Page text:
2/25/16

J. C. Philpot 1857 Against KJV Revision: "Enemies Of Truth" Will Give Us A "Mutilated False Bible"

'The words of the Lord are pure words: as silver tried in a furnace of earth, purified seven times. Thou shalt keep them, O Lord, thou shalt preserve them from this generation for ever' Psalms 12:6-7*
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The Desirability of Keeping the Authorized Version by J. C. Philpot (Written in 1857 when the Revised Version was contemplated)

We take this opportunity to express our opinion upon a question much agitated of late--whether it would be desirable to have a new (or at least a revised) translation of the Scriptures. We fully admit that there are here and there passages of which the translation might be improved, as, for instance, "love" for "charity" all through 1 Corinthians 13; but we deprecate any alteration as a measure that, for the smallest sprinkling of good, would deluge us with a flood of evil. The following are our reasons:

1. Who are to undertake it? Into whose hands would the revision fall? What an opportunity for the enemies of truth to give us a mutilated false Bible! Of course, they must be learned men, great critics, scholars, and divines, but these are notoriously either Puseyites or Neologians (We should say: Anglo-Catholics and Modernists.)--in other words, deeply tainted with either popery or infidelity. Where are there learned men sound in the truth, not to say alive unto God, who possess the necessary qualifications for so important a work? And can erroneous men, men dead in trespasses and sins, carnal, worldly, ungodly persons, spiritually translate a book written by the blessed Spirit? We have not the slightest ground for hope that they would be godly men, such as we have reason to believe translated the Scriptures into our present version.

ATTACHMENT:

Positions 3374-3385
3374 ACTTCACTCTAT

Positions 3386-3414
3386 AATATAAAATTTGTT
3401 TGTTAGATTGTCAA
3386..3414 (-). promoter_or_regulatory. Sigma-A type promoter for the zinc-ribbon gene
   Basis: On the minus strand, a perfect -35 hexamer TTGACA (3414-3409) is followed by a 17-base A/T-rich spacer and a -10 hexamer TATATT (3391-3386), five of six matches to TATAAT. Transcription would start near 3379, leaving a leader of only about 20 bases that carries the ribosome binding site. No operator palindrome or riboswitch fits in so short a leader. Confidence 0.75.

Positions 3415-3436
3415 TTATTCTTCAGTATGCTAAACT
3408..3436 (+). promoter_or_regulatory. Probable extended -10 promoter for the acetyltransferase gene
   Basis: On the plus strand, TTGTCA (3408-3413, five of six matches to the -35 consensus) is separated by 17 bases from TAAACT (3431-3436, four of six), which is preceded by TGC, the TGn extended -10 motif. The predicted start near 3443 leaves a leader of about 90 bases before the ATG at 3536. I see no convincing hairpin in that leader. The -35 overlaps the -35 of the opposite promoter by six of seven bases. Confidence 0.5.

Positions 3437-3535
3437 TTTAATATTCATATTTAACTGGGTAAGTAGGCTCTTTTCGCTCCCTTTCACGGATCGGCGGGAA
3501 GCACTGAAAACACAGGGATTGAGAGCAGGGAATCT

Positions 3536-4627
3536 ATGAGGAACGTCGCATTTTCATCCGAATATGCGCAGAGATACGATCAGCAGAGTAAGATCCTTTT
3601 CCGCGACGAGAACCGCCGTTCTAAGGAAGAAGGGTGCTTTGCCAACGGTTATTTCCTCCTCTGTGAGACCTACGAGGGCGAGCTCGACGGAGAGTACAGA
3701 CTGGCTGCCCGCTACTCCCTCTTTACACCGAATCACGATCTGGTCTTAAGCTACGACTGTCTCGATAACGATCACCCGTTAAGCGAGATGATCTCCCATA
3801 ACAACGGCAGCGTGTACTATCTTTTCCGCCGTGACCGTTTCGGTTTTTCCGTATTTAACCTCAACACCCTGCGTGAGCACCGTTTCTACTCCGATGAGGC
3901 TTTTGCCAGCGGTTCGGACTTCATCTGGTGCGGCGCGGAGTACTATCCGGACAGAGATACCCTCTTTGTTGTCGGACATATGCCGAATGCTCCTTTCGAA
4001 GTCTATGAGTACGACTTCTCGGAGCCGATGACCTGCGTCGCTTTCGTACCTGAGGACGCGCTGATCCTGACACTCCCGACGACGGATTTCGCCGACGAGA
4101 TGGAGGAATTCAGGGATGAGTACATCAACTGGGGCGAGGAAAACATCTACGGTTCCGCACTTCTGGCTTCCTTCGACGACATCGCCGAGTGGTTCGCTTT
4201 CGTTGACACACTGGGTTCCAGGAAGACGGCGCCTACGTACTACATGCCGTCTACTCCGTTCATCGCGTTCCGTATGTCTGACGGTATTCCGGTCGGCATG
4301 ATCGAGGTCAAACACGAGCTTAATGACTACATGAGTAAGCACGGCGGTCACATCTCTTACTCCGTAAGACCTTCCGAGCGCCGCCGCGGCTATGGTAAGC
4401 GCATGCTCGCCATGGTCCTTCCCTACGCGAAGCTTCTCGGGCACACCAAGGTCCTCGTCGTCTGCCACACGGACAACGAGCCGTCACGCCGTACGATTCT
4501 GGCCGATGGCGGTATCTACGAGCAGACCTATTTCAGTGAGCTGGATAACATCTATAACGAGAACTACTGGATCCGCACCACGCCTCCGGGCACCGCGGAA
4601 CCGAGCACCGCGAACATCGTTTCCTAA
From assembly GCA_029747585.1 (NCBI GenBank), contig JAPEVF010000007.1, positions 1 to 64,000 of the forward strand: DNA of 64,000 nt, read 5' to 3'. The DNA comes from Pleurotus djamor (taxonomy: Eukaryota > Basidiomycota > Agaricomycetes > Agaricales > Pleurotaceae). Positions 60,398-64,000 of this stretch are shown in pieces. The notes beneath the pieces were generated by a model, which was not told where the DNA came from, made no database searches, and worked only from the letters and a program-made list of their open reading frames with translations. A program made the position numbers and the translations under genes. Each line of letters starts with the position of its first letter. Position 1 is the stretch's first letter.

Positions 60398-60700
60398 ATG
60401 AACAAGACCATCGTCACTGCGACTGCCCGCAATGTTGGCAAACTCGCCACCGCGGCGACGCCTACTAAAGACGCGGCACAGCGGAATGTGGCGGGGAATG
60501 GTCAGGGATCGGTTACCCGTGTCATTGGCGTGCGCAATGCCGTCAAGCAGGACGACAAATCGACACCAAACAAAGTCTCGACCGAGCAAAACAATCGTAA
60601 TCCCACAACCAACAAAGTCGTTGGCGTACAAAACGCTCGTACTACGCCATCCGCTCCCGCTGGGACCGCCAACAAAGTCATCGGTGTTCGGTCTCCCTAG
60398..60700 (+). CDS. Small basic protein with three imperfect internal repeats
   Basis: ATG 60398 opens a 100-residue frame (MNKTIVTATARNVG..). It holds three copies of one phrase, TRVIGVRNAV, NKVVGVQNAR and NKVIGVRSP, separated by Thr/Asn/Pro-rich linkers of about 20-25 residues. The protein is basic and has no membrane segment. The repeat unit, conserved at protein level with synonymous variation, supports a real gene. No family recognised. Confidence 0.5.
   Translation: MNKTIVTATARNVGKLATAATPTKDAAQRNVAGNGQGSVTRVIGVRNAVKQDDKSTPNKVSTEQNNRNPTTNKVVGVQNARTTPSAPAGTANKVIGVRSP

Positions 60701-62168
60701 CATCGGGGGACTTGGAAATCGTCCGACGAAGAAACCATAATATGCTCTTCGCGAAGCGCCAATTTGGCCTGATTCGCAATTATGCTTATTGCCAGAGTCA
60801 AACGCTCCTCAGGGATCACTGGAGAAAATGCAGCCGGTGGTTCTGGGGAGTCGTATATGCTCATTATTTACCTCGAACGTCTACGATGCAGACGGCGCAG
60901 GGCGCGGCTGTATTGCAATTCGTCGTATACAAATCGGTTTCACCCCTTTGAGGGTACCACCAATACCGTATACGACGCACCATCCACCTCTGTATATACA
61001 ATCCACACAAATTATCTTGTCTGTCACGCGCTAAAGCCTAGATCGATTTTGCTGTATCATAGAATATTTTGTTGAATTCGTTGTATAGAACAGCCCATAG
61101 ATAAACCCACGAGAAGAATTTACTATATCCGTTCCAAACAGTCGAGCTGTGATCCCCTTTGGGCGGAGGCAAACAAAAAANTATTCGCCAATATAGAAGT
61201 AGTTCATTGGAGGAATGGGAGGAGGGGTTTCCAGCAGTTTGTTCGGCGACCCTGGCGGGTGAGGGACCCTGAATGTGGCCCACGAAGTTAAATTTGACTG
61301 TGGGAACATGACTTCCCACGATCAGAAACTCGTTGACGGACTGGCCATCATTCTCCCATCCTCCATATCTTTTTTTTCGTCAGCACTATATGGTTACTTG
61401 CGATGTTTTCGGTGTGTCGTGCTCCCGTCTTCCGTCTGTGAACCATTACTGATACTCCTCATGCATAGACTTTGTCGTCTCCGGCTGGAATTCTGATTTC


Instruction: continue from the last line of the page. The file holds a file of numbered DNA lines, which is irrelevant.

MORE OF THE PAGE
2. Again, it would unsettle the minds of thousands as to which was the Word of God, the old translation or the new. What a door it would open for the workings of infidelity, or the temptations of Satan! What a gloom, too, it would cast over the minds of many of God's saints to have those passages which had been applied to their souls translated in a different way, and how it would seem to shake all their experience of the power and preciousness of God's Word!

3. But besides this, there would be two Bibles spread through the land, the old and the new, and what confusion would this create in almost every place! At present, all sects and denominations agree in acknowledging our present version as the standard of appeal. Nothing settles disputes so soon as when the contending parties have confidence in the same umpire and are willing to abide by his decision. But this judge of all disputes, this umpire of all controversy, would cease to be the looser of strife if the present acknowledged authority were put an end to by a rival.